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GBA’s Gregor Berkowitz says the Huawei restrictions could hurt Google



Investors have already started to worry that Apple may get caught in the crossfire of the Trump administration’s attacks on Huawei and the broader US-China trade war.

But the iPhone maker may not be the only tech giant that suffers collateral damage in the conflict, warns Gregor Berkowitz, a longtime tech-industry consultant. The administration’s moves against Huawei could end up giving a leg up to the Chinese competitors to US behemoths such as Google and harm those tech giants’ ability to compete, particularly in the developing world, he said.

“There are many secondary effects” of the attack on Huawei “that are maybe more significant than the primary effect,” Berkowitz said.

US officials have charged that units of Huawei have conspired to steal trade secrets from T-Mobile, and have cautioned that the company’s equipment could be used to spy on people and companies on behalf of the Chinese government.

Last week, as part of its targeting on Huawei, the administration issued an order barring US companies from supplying Huawei with their products and services. That move not only barred smaller component makers from dealing selling their products to the Chinese company, but it also will prohibit Google and other tech companies from offering their software to Huawei. On Monday, the US government gave Huawei a temporary repreive from the restrictions, allowing it to continue to work with US companies to serve current customers.

Read this:President Trump’s national emergency likely won’t stop you from buying a Huawei phone, much less an iPhone. Here’s what it means for you.

As part of the restrictions, Huawei will no longer be able to use the Google-supplied version of the Android operating system, nor will it be able to offer its phone users access to the Google Play app store. The company has said that it is working on its own homegrown alternatives to both.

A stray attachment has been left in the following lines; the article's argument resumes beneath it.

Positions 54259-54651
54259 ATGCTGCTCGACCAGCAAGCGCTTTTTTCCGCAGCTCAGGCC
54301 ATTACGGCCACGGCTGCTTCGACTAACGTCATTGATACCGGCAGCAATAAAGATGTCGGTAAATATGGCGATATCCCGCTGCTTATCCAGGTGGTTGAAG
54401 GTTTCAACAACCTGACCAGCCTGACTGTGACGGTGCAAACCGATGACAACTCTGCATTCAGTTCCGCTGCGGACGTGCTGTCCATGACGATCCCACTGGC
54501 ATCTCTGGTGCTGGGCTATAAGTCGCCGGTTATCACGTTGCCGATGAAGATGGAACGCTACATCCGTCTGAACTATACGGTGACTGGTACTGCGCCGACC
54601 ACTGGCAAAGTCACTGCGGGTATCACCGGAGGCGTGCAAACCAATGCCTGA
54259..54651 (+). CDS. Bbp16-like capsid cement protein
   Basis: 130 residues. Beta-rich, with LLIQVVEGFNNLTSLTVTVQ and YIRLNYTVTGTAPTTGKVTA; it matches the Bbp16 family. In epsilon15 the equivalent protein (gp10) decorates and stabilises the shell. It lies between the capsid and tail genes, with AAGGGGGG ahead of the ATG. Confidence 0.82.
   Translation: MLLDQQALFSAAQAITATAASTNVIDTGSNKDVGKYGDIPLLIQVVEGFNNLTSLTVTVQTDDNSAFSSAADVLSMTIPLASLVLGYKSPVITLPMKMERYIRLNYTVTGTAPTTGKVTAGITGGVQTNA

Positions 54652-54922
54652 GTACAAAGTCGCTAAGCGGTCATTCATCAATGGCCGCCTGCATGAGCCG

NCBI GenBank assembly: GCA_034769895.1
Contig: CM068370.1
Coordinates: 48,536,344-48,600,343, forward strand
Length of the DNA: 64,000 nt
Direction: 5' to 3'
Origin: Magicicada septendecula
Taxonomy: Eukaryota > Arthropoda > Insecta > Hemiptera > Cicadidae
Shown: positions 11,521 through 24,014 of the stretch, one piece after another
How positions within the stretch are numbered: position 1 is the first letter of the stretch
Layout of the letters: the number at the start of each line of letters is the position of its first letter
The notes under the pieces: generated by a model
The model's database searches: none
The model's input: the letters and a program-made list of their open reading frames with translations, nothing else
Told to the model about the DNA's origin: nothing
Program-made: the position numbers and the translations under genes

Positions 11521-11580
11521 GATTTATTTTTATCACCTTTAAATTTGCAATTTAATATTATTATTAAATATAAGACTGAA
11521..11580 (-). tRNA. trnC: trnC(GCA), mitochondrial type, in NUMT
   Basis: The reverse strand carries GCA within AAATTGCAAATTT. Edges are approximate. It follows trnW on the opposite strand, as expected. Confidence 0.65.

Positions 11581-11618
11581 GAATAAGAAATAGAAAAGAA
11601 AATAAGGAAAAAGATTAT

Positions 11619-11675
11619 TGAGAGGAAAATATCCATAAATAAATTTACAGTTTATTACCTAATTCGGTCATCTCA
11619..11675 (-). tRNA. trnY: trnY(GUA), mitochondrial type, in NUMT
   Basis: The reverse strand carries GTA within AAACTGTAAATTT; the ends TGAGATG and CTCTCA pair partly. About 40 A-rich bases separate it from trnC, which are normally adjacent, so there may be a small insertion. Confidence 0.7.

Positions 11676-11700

Chinese alternatives to Google and Facebook could get a boost

Huawei is the second largest smartphone maker. Although its phones haven’t gotten much traction in the US, they’re popular in China and in many other countries around the world.

Ren Zhengfei, CEO of Huawei, which has been targeted by the US government.
Kyodo News via Getty Image

Inside China, Huawei already offers local alternatives to US tech services, because Google’s Play store and many US apps and services — such as Facebook and Uber — are unavailable there. But now that it’s unable to work with US companies, Huawei will likely start promoting those Chinese alternatives outside of China, Berkowitz said.

“People like Google begin to lose out, because Huawei will point its search [box] at Baidu, not at Google,” Berkowitz said. He continued: “As the conflict or trade war between the US and China [heats up] … we’re going see that set of Chinese suppliers begin to spread throughout the world.”

Many US tech companies have struggled to gain traction in China or, finding themselves in untenable positions due to the country’s censorship and domestic surveillance policies, have abandoned the market. Now, they may find themselves in losing out to Chinese firms in developing countries also, Berkowitz said. Huawei could promote Didi’s ride hailing services instead of Uber’s, or Chinese messaging service WeChat instead of Facebook’s WhatsApp, he said.

US tech companies may find themselves not just facing trouble in China, but also “that Baidu becomes the default search engine for India and for consumers in Africa and the email provider and online transaction provider,” Berkovitz said.

In the developing world, price trumps all

At least right now, the US tech services in general tend to be better known and more popular outside of China than their Chinese rivals. But that brand strength may not matter all that much in developing countries.

Much of Huawei’s success in the smartphone market has come from offering devices with top-end features at prices that are significantly lower than their rivals. If a Huawei phone is selling in a developing country at a steep discount to the price of an iPhone or Samsung phone there — but is perceived to offer similar features — it’s going to be attractive to consumers in those countries, regardless of whether it has the Google Play store or Google’s search app, Berkowitz said.

What’s going to matter to such customers is “more pure economics and the cost of the phone,” he said.

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